And when you find a bargain flight, well, there’s really just no excuse not to pack a suitcase and go.
The destination for our most recent weekend getaway was Santiago, Chile – our first time in the country. After coughing up a ridiculous sum of money for a visa (thank you Australian Government for the reciprocity fee…) we headed into the city. Here are some highlights from the weekend.
Pablo Neruda’s house is fascinating for its quirky creativity and links to the sea. It was built in the 50s for his secret mistress and contains a number of remarkable artworks, photos and knick-knacks. My favourite room was the “summer bar”, and I am now of the belief that every house should have a summer bar.
Wandering through Bellavista barrio
Most famous for its nightlife, we actually wandered through here during the day and saw lots of cute little shops, restaurants, bars and street art. La Chascona is located in this barrio.
Cerro Santa Lucia
You can escape the hustle and bustle of big city life in Cerro Santa Lucia, a small hill surrounded by lovely gardens. The area also houses a fortress from the 19th century. There is a great view of the city and the peaks of the Andes in the distance (mind the smog hanging over the city).
Museo de la Memoria y los Derechos Humanos
This carefully put-together museum recognises the thousands of people who were killed or disappeared during the brutal rule of General Augusto Pinochet. It is located in a contemporary building in Barrio Brasil. It’s a heart-wrenching place but crucial for anyone trying to understand that period in Chile’s history.
Centro Cultural Palacio de la Moneda
This underground cultural centre hosts a variety of exhibitions and art displays and apparently mixes them up quite regularly. We saw an Ancient Egypt exhibition. Bonus: it’s free between 9am and 12pm Monday to Friday.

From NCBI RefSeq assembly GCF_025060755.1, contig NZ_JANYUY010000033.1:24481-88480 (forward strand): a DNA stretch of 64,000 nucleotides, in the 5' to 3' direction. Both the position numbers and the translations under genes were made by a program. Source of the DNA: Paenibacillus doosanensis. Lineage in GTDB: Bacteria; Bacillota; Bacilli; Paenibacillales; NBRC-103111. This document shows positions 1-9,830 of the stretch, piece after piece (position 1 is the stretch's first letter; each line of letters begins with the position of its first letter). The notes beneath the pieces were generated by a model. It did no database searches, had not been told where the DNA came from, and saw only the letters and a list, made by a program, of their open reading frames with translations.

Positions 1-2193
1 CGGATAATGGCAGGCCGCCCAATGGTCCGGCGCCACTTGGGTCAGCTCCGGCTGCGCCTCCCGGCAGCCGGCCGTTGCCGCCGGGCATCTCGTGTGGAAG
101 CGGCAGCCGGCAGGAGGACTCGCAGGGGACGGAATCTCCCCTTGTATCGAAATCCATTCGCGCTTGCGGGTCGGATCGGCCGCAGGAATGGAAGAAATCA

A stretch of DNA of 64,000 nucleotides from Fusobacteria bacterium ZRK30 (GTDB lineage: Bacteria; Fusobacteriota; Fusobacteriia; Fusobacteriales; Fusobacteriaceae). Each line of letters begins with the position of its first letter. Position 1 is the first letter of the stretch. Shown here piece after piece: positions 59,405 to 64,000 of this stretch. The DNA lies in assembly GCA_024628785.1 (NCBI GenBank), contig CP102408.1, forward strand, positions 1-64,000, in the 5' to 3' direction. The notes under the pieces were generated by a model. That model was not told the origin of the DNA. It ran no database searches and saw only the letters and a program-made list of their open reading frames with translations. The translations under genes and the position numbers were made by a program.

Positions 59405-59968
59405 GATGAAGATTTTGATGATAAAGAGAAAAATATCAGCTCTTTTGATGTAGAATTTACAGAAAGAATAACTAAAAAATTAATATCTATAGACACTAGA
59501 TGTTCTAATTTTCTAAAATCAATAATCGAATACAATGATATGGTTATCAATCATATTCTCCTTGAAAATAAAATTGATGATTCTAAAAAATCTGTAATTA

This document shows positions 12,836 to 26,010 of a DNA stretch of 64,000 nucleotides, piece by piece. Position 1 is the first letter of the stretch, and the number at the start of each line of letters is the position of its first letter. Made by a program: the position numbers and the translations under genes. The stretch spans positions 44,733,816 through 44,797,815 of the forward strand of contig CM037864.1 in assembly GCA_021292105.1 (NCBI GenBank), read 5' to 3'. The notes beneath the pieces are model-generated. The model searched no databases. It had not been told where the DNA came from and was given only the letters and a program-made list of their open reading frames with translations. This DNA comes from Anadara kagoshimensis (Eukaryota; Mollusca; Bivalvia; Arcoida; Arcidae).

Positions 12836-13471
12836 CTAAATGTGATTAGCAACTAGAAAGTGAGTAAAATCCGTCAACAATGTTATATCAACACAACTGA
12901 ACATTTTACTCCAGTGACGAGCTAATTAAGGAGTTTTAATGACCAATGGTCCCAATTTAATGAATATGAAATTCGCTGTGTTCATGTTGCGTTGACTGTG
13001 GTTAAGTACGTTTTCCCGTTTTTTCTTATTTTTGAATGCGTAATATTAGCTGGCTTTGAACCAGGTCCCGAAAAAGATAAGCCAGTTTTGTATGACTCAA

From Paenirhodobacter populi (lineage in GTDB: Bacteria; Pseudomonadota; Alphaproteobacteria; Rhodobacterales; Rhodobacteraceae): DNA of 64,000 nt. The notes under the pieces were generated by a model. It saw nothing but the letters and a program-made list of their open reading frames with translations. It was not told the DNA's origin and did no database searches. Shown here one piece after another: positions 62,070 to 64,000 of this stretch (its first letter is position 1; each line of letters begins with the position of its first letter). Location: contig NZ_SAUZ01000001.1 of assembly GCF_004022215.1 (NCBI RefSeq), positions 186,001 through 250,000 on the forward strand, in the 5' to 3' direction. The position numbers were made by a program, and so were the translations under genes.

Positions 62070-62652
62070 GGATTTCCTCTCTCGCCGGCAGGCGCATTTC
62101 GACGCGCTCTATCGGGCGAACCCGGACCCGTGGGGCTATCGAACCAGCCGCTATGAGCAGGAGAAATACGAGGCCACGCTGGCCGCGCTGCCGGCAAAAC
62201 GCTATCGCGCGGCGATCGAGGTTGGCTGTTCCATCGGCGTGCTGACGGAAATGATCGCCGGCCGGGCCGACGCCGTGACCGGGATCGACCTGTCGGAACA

Museo Nacional de Bellas Artes
Visiting this museum wasn’t on my original plan, but on our way to somewhere else we walked past it and couldn’t help but go inside to see more of the beautiful building. There was an intriguing display in the main foyer of the museum that was very popular with the selfie-takers.
Pisco Sour and wine tasting
I know there are arguments between Peru and Chile about which country invented the Pisco Sour. I’m certainly not going to insert myself into that discussion, but I am going to drink the cocktail, which has become a firm favourite of mine since moving to South America. A great place to try them is at Republica Independente del Pisco, but do be prepared to be overwhelmed by the choices on offer.
Local wines were also on the cards, and my husband and I each had a tasting flight (three glasses each) at Bocanariz. Delish.
Chilean cooking class
Learning to cook the food of whichever country you’re in is always an interesting way to understand the culture and people. Chile apparently doesn’t have the most amazing reputation for food, but we ate a lot of great dishes over the weekend, and also learned how to prepare a few classics including empanadas, sopapillas con pebre, ceviche, leche asada and, of course, pisco sours, with Uncorked (which also runs wine tours).
Have you ever been to Santiago? What are your favourite things to do there?